An oil ring is an important part of an engine located on the bottom of a piston. It allows oil to pass through the piston ring and lubricate the cylinder wall. This part is made of three pieces: A top and bottom ring made of a thin steel ring surrounding a perforated and wavy spacer that allows the oil to pass through.
One of the most critical components of any piston engine is the oil ring. If this ring is installed incorrectly or fails at any time, the engine can be ruined in a matter of seconds. The oil passing through an oil ring not only lubricates the piston as it travels up and down the cylinder bore, it also cools it. This cooling property is what allows a piston engine to operate without heating up and seizing.
A typical piston has several rings installed on it. The top and middle rings are usually referred to as the compression rings. These rings are applied with a gap of a fraction of a centimeter. The rings are rotated so the the gaps are at a 45- to 90-degree location from each other. This allows the piston to build the compression needed for the engine to produce power.
Piston rings are made of cast iron or steel and may be coated with a substance to promote ring seal within the cylinder wall. The rings are much harder than the aluminum piston and take the wear of the cylinder wall much better. The oil ring provides the necessary cooling and lubrication to combat the harsh environment with the engine.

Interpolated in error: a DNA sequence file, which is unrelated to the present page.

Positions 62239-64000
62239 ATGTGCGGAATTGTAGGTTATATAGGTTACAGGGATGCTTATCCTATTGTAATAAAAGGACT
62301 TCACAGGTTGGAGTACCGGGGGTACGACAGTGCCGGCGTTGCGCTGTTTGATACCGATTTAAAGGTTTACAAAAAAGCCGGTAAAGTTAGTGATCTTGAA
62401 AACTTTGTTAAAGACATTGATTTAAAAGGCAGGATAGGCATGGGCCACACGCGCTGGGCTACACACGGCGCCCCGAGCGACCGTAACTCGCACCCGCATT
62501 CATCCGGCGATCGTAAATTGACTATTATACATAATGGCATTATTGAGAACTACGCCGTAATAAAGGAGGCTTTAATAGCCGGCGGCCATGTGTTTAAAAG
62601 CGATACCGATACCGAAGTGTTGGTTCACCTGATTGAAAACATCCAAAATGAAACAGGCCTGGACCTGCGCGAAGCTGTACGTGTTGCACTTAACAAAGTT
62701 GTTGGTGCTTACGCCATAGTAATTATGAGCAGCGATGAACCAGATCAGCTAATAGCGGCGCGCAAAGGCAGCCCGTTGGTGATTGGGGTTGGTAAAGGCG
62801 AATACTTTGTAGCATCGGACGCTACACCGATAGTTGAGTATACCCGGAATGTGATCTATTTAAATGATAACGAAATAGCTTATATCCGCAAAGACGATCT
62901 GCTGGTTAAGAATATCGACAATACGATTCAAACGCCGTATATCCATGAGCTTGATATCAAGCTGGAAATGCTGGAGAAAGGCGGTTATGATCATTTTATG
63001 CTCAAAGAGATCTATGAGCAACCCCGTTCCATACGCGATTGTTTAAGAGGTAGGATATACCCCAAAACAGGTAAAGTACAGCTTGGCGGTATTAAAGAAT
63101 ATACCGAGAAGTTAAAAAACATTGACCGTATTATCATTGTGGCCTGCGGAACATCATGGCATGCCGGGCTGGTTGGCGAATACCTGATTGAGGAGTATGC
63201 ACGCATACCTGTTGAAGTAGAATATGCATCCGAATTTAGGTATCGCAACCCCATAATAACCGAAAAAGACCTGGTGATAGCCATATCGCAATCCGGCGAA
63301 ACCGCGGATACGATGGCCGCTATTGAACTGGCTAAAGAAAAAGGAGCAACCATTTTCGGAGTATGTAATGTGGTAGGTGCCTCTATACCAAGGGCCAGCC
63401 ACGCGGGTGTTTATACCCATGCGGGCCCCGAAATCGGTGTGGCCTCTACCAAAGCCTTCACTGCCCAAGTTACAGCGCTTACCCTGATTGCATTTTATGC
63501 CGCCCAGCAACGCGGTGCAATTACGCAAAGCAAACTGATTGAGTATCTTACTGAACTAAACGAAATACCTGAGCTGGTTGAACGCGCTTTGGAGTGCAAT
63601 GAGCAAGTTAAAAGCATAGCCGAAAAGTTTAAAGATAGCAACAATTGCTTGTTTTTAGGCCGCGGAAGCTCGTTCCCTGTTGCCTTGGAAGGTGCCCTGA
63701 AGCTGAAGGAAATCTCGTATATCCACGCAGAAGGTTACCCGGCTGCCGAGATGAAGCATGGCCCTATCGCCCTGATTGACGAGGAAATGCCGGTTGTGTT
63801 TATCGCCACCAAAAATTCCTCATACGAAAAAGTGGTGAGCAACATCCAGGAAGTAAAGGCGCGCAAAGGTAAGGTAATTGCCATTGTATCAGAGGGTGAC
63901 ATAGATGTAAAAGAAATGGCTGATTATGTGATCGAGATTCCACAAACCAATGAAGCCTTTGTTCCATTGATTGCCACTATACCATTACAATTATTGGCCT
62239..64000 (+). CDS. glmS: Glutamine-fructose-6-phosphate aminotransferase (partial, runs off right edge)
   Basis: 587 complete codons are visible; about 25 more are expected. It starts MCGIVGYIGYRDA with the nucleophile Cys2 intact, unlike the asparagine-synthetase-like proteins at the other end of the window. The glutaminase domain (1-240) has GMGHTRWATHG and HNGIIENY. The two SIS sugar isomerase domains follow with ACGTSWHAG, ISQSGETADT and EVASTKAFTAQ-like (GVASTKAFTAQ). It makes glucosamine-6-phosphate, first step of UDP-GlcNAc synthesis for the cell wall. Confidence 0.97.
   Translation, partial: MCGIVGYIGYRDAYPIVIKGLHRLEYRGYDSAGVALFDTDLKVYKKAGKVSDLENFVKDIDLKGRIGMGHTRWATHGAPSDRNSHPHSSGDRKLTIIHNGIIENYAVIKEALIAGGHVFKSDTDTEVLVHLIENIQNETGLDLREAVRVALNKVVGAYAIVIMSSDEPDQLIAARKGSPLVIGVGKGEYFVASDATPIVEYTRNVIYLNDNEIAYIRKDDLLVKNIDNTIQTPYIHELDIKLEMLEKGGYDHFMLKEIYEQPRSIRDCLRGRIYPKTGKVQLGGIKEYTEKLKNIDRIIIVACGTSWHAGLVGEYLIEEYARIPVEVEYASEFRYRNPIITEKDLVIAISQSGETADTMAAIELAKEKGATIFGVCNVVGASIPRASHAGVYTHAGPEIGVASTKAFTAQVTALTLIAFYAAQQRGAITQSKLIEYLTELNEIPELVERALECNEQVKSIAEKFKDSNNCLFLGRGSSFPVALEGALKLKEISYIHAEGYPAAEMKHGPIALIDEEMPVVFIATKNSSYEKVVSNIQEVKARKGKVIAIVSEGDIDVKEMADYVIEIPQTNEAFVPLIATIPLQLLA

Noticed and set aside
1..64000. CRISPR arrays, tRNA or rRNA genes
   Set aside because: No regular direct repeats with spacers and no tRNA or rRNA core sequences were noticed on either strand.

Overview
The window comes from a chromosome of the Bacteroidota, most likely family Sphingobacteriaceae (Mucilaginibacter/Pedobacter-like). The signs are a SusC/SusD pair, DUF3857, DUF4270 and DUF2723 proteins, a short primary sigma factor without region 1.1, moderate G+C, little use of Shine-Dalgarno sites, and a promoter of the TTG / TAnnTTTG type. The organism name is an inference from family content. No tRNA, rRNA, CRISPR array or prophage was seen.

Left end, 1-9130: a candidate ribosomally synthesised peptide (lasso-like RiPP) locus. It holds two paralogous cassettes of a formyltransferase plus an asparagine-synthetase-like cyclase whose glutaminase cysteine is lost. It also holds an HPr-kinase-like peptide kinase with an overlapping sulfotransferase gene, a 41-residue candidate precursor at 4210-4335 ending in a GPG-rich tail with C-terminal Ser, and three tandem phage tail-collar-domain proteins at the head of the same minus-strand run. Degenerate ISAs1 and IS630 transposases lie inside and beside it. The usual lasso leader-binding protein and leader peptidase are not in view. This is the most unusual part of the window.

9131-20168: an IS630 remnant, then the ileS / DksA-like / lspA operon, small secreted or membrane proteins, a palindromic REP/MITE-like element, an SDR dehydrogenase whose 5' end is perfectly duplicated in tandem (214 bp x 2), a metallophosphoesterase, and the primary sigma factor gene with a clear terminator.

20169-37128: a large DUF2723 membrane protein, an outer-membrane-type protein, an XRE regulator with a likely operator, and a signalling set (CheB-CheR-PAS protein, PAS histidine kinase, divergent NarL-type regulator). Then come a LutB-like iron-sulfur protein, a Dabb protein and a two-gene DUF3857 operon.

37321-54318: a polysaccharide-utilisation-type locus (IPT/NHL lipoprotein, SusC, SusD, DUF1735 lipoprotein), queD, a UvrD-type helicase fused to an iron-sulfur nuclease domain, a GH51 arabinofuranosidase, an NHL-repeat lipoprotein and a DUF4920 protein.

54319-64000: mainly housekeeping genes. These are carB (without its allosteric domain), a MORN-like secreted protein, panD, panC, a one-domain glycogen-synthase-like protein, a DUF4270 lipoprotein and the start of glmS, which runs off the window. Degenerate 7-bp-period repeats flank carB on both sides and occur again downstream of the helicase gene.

Diesel engines typically operate at much higher compression rates than gasoline cousins and as such, the top ring in a diesel engine will usually be chrome plated. This allows the ring to survive the greater compression and higher heat of the diesel. The oil ring in a diesel engine is designed to leave an oil film a few micrometers thick on the cylinder wall. This oil film not only keeps the rings cool and lubricated, it also protects the piston from the high heat.
The oil ring serves multiple duties within a piston engine. It not only lubricates and cools the engine, it maintains the piston's position within the cylinder bore. If the piston were allowed to rock back and forth, the cylinder would quickly become egg-shaped and worn. Proper placement of the oil ring prevents this from happening and allows the engine to operate for many years.